Linguist, philologist and environmentalist
Born: 21 March, 1933, in Jabalpur, India.
Died: 1 June, 2008, in Edinburgh, aged 75.
DAVID Guild would have been known to readers of The Scotsman's letters page as a frequent commentator on transport and railway improvement.
He was born in the Indian state of Madhya Pradesh. His father was a Tranent-born captain in the Indian medical service. The family returned to Scotland in a troopship at the start of the Second World War.
David was educated at the Edinburgh Academy, and graduated in French and Russian at the University of Edinburgh. He then taught French for a short period, before moving to an appointment at the Manchester College of Science & Technology (subsequently UMIST), teaching Russian to scientists. In 1964 he returned to the department of Russian in Edinburgh, then expanding under the leadership of Professor Denis Ward. David's versatility as a linguist led to his teaching courses in Polish, Serbo-Croat and his real speciality, comparative Slavonic philology. He is remembered with great respect and affection by his many ex-students.
The research for his PhD thesis, on the comparison of Baltic and Slavonic languages, produced a special interest in Baltic languages. The Association for Advancement of Baltic Studies invited him to contribute papers to international conferences in the United States, Scandinavia and the Baltic states after the demise of the Soviet Union. These conferences were a source of great pleasure to him, to meet the fairly small band of other specialists in this field. His translation of Briedis, a biography of a commander of the Latvian riflemen during the First World War and the early part of the Russian Revolution, was published in the periodical, Revolutionary Russia. He contributed an article to the Encyclopedia of Languages and Linguistics and at the time of his death he was employed in translating a set of memoirs of Second World War Latvian patriots.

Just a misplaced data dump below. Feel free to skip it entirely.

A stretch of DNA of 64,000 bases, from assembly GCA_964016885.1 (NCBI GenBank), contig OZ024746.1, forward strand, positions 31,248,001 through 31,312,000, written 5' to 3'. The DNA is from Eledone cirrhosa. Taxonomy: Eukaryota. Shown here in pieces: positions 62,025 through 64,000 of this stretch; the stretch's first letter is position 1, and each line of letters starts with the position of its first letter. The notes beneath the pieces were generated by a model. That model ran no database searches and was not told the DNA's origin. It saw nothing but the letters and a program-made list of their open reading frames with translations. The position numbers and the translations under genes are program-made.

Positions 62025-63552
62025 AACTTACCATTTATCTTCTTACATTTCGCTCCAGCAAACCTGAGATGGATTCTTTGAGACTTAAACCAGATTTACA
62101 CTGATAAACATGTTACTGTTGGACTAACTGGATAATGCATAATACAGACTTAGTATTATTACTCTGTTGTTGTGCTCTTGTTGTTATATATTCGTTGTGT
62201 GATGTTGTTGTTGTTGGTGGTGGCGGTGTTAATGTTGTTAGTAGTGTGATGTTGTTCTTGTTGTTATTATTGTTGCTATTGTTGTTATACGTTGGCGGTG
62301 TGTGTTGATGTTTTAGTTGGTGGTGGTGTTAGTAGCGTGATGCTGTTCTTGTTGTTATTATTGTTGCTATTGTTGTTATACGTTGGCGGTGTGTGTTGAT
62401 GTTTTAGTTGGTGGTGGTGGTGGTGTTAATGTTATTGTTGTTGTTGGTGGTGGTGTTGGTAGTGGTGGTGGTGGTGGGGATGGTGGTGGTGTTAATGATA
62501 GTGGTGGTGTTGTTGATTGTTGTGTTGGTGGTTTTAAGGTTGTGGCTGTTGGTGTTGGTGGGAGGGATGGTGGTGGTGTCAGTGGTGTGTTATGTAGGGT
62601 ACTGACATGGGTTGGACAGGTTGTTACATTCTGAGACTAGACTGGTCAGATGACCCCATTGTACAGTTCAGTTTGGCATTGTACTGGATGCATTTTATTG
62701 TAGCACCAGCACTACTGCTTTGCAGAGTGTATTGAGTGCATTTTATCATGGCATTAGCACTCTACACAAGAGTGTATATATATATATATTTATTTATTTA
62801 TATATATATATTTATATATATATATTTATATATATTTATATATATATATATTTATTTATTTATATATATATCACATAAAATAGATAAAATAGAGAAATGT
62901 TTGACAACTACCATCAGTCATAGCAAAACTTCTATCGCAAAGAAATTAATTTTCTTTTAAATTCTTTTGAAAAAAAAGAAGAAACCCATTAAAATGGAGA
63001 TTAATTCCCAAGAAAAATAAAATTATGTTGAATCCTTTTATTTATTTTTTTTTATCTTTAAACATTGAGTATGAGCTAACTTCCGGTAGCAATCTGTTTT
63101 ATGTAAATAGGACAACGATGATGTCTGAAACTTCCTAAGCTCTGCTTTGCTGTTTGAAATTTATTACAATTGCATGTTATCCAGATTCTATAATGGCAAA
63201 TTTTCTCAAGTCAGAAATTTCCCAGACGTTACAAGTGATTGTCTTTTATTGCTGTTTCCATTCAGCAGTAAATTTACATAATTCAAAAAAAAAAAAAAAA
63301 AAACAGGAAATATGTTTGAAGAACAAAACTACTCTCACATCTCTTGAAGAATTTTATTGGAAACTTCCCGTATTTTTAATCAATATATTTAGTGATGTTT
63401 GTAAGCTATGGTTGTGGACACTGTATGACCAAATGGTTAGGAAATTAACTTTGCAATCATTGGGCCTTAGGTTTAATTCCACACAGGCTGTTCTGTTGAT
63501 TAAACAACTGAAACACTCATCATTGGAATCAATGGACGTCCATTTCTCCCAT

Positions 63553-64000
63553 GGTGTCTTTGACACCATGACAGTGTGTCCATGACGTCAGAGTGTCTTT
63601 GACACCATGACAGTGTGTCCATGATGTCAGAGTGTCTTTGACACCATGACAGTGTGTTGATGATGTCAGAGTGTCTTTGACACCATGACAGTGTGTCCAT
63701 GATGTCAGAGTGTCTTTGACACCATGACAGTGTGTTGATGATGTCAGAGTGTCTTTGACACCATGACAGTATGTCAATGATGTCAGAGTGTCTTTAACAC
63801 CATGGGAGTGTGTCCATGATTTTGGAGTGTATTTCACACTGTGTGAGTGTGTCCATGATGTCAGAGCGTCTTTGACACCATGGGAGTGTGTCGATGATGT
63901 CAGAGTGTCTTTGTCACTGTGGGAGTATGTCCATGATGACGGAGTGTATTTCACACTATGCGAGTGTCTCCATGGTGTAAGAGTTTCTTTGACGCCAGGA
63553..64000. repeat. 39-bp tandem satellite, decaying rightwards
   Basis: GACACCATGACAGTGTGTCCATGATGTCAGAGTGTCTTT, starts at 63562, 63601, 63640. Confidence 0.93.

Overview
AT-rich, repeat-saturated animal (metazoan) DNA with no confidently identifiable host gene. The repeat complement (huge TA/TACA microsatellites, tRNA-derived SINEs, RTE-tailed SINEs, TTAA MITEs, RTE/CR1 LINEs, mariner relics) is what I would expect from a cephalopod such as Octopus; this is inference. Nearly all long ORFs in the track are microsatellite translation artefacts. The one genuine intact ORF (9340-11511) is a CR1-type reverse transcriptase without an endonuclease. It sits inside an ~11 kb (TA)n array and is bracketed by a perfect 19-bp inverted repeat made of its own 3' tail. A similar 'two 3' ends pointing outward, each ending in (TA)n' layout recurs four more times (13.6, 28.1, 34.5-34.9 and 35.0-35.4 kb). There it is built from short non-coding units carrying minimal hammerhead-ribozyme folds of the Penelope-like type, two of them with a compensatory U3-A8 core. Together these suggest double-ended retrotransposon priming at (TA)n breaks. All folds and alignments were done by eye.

David served in the Royal Naval Reserve for more than 20 years, reaching the rank of lieutenant commander, and received the Reserves Decoration. In the reserve, his multilingual skills were much in demand for intelligence and interpreting purposes.
This knowledge of many languages was well used by the police, and involved visits to police cells to reassure Russian sailors that the police here were different from the police at home and one court case when he had to interpret from an obscure Latvian dialect.
On his retirement, his considerable energies were focused on his real concern over global warming and the need to reduce emissions. He felt passionately that environmentally sustainable transport was one area in which he could help by raising public awareness of the need to shift freight transport from road to rail. He was convinced that electrification of the rail network, as had been done in France, could make a significant contribution to lowering emissions and he campaigned tirelessly for this.
His particular concern was the need for electrified high-speed links between England and Scotland, to reduce the need for short-haul flights.
David was also an ongoing advocate of reopening the South Suburban line, the Borders Railway and of the Dornoch Rail link.
David Guild married Heather Rutherford in 1963. She and their son, Magnus, survive him.